No Therapy is Complete without Logotherapy
When Viktor Frankl created logotherapy he said that he was standing on the shoulders of a giant (Freud), and added that this was a vantage point from which he could see farther. He wanted to acknowledge the contributions of psychoanalysis while pointing out its limitations.
Thus Frankl noted that no therapy is complete without logotherapy. Other theories had something to offer but they were not enough. For example, physical drives and instincts sometimes urge people towards socially unacceptable behavior. Ego mediates in the conflict between the desires of the id and the dictates of society.
However, there is more to being human than instinctual urgesת and there is more to healing than making psychological adjustments. Conscience according to Frankl is not a function of superego but the internal consciousness of responsibility.
Similarly the humanistic approach contains many truths. Internal integration between the warring parts within us is essential to mental health. But Frankl takes this a step further, emphasizing that the key to inner harmony is the autonomous self that stands behind everything we do. Rogers highlighted the positive instructional value in negative emotions. Emotions signal that something is in need of attention. But Frankl focused on the meaning of the message that emotions convey and how they spur us to action. Why am I feeling this way? What do these feelings say about me? What must I do about it?
How does the therapist see the client? Here too Frankl went deeper and farther. Psychoanalysis has the client lying on the couch speaking things he would rather not say. Logotherapy has the client sitting upright facing the therapist and hearing things he would rather not hear. Yes, it can be cathartic to express everything that is on one’s mind and allowing it to flow without holding back. But is the client hearing what life has to say to him? Sitting face to face, the client faces himself. And he questions himself.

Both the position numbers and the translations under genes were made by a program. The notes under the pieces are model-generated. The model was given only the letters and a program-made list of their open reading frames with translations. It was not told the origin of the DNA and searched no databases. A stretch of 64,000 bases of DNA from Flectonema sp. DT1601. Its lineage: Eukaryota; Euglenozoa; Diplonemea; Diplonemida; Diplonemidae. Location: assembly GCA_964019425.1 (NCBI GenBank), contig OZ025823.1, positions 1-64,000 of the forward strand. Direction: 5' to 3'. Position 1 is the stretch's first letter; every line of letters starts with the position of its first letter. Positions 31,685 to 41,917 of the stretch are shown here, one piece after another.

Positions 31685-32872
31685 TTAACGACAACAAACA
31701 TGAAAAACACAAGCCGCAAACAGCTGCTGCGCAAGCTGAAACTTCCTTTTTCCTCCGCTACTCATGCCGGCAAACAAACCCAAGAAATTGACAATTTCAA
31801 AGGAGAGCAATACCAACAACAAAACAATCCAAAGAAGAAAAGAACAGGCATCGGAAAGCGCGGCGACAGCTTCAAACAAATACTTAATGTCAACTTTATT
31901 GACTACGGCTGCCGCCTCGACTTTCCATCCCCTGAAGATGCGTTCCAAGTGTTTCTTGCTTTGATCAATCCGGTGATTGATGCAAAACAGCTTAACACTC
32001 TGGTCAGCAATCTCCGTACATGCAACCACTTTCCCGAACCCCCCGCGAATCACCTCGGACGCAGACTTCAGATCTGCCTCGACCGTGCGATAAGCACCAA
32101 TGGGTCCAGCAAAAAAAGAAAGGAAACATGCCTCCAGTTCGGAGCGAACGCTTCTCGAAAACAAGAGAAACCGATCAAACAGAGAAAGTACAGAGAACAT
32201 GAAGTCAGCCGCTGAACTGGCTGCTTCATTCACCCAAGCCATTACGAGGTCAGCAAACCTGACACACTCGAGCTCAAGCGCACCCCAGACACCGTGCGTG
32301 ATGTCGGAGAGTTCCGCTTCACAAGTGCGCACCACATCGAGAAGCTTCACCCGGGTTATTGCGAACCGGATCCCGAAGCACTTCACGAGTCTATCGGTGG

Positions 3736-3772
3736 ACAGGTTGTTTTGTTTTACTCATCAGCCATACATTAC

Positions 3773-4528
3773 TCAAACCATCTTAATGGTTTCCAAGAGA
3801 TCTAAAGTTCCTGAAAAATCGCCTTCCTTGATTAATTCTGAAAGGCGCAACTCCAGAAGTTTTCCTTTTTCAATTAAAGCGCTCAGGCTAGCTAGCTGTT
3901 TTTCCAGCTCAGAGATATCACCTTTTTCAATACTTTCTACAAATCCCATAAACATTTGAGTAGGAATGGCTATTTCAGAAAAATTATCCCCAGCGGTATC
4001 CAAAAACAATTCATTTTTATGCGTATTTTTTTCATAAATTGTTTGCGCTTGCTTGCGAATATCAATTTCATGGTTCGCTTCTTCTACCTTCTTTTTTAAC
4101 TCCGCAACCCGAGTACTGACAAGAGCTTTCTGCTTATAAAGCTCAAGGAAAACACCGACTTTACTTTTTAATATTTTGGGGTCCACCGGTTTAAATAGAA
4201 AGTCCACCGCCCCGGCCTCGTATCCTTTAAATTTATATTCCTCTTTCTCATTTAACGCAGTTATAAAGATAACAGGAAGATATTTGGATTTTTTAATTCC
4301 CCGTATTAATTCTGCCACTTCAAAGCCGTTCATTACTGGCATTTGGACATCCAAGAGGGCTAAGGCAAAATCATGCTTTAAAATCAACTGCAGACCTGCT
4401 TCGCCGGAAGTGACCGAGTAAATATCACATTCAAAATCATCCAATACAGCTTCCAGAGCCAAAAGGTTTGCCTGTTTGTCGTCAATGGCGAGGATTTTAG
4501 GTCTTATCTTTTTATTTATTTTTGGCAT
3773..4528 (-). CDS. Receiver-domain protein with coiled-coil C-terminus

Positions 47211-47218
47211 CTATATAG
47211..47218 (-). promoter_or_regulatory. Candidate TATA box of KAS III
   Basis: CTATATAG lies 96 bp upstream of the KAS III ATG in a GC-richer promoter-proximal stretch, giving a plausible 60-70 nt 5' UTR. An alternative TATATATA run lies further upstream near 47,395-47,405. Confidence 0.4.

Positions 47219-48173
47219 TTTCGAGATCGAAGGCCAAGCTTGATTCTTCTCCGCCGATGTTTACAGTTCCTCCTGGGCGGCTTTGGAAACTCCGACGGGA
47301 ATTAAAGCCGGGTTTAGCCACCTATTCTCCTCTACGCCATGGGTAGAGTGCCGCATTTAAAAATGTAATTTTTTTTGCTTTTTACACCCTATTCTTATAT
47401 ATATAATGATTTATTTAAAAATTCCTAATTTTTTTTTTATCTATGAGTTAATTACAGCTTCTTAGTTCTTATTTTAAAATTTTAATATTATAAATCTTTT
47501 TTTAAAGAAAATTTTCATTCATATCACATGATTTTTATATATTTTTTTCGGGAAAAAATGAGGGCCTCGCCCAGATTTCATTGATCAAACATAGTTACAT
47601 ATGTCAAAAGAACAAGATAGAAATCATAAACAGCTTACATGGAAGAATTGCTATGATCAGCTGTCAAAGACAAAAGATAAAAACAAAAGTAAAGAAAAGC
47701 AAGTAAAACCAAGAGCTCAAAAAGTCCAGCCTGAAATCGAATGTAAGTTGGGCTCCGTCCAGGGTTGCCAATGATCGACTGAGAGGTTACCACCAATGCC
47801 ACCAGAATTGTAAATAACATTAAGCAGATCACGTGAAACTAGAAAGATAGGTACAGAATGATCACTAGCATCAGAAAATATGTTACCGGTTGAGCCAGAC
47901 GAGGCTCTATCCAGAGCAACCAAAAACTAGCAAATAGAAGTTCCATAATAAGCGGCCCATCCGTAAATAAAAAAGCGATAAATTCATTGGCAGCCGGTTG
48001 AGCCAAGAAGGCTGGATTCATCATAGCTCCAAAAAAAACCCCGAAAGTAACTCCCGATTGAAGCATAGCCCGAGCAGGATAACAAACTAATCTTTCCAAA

Carl Rogers proposed three necessary and sufficient conditions for change: congruence, unconditional positive regard and empathic understanding. You must be a genuine person, not a blank screen. You must regard the client as a person of unconditional worth. You must aim to understand the client and accurately reflect his feelings.
Frankl agreed that we must not stand in judgment and that we have to create trust and make a space for genuine communication. Yet while these conditions are a necessary first step towards bringing out the person’s inherent impulse for good it does not end there. If his perspective reflects a distortion of reality, we challenge him. And if empathy means siding with the client against the unfairness of life the client will never find the kind of peace that is found through discovering how life is actually provoking us to become our authentic selves.
In short, psychoanalysis was problem-centered, it focused on the physical level and the therapist was absent. Humanistic psychology was client-centered, it focused on the emotional level and the therapist was neutral. Logotherapy is meaning-centered, it focuses on the spiritual level and the therapist is actively involved in seeking meaning.
But what about cognitive-behavioral approaches? What about existentialism? Don’t these approaches take into account more than the theories of the past? Yes, they certainly do. But if the person changes his thought patterns without changing the deeper origin of the negative self-talk, it will come back again.
As for existentialist theory, it is absolutely true that life is fundamentally irrational and is not self-evidently just and fair. Despite this Frankl insisted that life really does have meaning because the meaning is not found inside the limited rational mind but beyond it.
Therefore, no therapy is complete without logotherapy because no therapy is complete without relating to the uniquely human in man, which includes our ability to reflect on our lives, evaluate and make meaningful choices. It is not enough to solve problems or to soothe or to cope. There is a need for greater clarity of who we are, who we want to be and how life is guiding us. The goal is to have mastery over one’s life.